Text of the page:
Occupational therapy enables mental health patients to better understand their disorder or illness and to learn methods to promote mental wellness. They can develop hobbies, interests, and skills necessary to lead more independent lives within society. These patients can also improve their self-esteem and their relationships with others. Some are even able to work again. 
Occupational therapists work with the patient's caretaker(s) and/or family, as well as community agencies and fellow health practitioners to provide the best care possible for the patient. OTs also get involved in the home, work, community, and hospital environments their patient functions in.  Occupational therapists treating mental health patients primarily teach skills in cognition (problem-solving, etc.), self-awareness, relationships, role development (parenting, etc.), self-sufficiency, health, independent living, and assertiveness; in this manner, mental health patients can maximize their potential for physical and mental health within the community. 
After evaluating a patient and determining their individual needs, occupational therapists develop or recommend assistive devices to help their patient function better. One common assistive device is a splint, which can be used for a patient with a condition like arthritis, in which the joint tends towards deformity without proper support. A similar apparatus, an orthosis, lends support to damaged bones, ligaments, muscles, and tendons. Occupational therapists can also work with prosthetics; for example, an OT can teach a patient with an amputated hand how to use the prosthetic arm to hold a fork or pick up an object. 
Some devices are quite simple and seen everyday, like grab-bars in a handicap bathroom stall. Equipment used to help people with poor balance, dizziness, or weak legs includes wheelchairs, canes, walkers, and even chairs in the shower. If a patient has a weak grip with their hands and has trouble grasping smaller objects, occupational therapists can suggest things like large-handled utensils and shoehorns. Grabbers help patients with limited movement reach things on high shelves. People that struggle with standing up out of a chair due to a back injury or weak legs can use chair leg extenders (which raise the seat), raised toilet seats, or seat-lifting chairs. Advanced computer technology aids severely disabled people in movement and communication despite their impairments.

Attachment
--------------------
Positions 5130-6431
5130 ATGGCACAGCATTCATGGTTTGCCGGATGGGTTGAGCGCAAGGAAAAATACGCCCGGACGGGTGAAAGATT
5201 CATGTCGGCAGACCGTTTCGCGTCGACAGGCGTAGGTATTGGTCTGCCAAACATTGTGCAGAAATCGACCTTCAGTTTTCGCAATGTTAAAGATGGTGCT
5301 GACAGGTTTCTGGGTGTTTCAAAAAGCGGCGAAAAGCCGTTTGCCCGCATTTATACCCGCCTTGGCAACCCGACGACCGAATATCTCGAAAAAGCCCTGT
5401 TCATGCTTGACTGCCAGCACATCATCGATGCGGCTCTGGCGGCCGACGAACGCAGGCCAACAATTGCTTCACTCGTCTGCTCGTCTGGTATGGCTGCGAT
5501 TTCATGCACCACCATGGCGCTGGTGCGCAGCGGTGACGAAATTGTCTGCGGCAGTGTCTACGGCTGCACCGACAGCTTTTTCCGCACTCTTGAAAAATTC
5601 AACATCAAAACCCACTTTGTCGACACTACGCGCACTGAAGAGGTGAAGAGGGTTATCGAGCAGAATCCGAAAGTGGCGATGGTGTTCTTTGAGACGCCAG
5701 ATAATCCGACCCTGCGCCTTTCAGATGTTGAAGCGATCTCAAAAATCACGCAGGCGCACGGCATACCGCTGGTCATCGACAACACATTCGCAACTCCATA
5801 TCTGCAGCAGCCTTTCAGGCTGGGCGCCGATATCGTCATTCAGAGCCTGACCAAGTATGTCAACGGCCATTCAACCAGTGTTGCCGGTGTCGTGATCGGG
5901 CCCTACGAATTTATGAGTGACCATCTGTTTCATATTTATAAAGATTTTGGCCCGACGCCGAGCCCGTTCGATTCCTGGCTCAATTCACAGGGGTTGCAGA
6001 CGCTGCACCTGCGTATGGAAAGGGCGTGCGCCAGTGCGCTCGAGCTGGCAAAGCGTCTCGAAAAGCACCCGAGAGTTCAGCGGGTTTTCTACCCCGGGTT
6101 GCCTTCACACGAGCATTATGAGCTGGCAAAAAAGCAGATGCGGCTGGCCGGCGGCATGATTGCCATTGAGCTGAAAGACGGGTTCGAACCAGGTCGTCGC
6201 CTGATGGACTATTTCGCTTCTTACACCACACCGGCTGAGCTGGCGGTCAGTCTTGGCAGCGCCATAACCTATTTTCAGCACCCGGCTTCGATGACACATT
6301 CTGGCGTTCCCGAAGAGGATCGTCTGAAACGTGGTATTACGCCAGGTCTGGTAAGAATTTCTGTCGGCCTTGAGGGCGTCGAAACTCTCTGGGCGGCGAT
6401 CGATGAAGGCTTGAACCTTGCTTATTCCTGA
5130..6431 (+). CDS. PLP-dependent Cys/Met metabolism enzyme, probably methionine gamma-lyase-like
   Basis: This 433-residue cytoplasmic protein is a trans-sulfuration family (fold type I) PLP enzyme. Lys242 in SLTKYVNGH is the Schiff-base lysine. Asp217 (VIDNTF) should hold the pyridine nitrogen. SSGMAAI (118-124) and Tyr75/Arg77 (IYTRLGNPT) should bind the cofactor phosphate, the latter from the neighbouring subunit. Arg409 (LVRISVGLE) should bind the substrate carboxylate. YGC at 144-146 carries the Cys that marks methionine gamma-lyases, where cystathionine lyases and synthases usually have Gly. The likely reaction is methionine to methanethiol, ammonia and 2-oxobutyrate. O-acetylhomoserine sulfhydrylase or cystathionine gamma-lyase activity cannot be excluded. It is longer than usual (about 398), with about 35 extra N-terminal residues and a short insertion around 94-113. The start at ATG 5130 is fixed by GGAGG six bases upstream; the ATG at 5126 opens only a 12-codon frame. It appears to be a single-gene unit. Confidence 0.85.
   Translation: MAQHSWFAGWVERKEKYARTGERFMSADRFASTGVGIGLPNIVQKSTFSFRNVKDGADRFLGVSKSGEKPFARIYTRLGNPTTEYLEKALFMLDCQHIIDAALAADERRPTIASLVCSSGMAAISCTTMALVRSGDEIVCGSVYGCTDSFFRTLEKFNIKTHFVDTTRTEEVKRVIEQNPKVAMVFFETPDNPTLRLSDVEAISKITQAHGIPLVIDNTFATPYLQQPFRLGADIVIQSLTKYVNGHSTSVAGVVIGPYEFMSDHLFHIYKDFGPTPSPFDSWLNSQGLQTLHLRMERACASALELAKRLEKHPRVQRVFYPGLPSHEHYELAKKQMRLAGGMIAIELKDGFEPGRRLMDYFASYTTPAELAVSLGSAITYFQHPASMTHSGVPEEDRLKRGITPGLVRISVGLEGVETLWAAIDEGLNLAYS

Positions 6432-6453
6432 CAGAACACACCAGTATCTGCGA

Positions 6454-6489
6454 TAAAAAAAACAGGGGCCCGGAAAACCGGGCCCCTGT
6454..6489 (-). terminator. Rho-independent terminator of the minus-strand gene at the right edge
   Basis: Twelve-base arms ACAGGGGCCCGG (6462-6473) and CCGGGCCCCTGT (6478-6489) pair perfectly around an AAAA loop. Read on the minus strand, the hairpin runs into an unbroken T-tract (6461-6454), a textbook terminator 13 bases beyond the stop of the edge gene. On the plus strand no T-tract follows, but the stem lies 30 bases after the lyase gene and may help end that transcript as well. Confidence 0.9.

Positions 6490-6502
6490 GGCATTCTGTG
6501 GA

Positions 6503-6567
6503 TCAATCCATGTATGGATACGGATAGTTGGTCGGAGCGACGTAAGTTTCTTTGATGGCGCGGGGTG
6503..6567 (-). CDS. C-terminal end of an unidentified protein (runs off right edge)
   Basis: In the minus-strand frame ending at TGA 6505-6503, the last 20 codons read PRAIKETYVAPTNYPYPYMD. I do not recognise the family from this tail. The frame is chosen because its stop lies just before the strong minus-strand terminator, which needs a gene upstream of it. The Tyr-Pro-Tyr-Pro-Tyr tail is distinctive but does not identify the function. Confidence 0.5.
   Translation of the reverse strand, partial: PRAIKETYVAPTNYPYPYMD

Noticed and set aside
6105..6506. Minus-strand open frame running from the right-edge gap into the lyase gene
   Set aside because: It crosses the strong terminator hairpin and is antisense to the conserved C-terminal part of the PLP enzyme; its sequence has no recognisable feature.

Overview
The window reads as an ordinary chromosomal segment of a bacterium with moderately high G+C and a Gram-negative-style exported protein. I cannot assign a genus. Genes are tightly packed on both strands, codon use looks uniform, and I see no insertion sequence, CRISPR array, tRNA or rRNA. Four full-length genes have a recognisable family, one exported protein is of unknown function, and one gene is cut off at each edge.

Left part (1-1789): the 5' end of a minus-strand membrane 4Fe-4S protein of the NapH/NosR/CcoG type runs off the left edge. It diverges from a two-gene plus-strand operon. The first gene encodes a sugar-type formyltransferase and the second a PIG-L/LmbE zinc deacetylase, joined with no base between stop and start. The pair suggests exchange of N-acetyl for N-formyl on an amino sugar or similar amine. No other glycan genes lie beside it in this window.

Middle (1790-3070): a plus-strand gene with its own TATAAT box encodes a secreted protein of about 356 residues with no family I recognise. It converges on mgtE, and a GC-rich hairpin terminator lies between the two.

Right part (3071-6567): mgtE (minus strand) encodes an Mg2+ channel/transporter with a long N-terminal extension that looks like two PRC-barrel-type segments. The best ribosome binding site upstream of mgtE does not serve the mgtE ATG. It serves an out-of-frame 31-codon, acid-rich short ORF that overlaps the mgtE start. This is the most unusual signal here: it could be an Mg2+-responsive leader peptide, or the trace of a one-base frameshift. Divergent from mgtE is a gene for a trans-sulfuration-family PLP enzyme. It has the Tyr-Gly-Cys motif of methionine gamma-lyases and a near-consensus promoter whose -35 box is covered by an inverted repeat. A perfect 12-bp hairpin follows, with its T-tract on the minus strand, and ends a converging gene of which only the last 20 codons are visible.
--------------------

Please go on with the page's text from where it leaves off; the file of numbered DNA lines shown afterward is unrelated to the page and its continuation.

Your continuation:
Occupational therapists help patients obtain these innovative assistive devices, but because of the expense, many OTs often seek cheaper alternatives. A shower seat for instance, can be as simple and as inexpensive as a plastic lawn chair (as long as the patient has someone there to assist). Other ideas include substituting a regular pair of tongs for a grabber advertised in an equipment catalogue. For patients with little vision, OTs can buy brightly colored cups for them to use, mark the edges of stairs with colored tape, and use puff paint to label the buttons on a microwave or stove. 
Occupational therapists have also been known to use things like non-skid shelf liner to add grip to a wheelchair brake or under objects like rugs, wheelchair cushions, and plates to keep them from slipping. An alternative for patients that can't afford a bed bar, yet struggle to sit up in bed, is to tie a rope to the bed frame to pull themselves up. Through their creative ingenuity, occupational therapists can provide low-cost, effective solutions that assist patients in everyday functions. 
The goal of adaptive equipment is to simplify everyday life for people encumbered by disabilities. Assistive devices can be as complicated as voice-activated computer software and as simple as magnifiers or hearing aids. They aid patients in living independently and without fear of injury (like falling down and fracturing a hip). Each individual person requires different devices to suit their own needs, and part of an occupational therapist's job is to identify those tools and teach their patient how to use them effectively.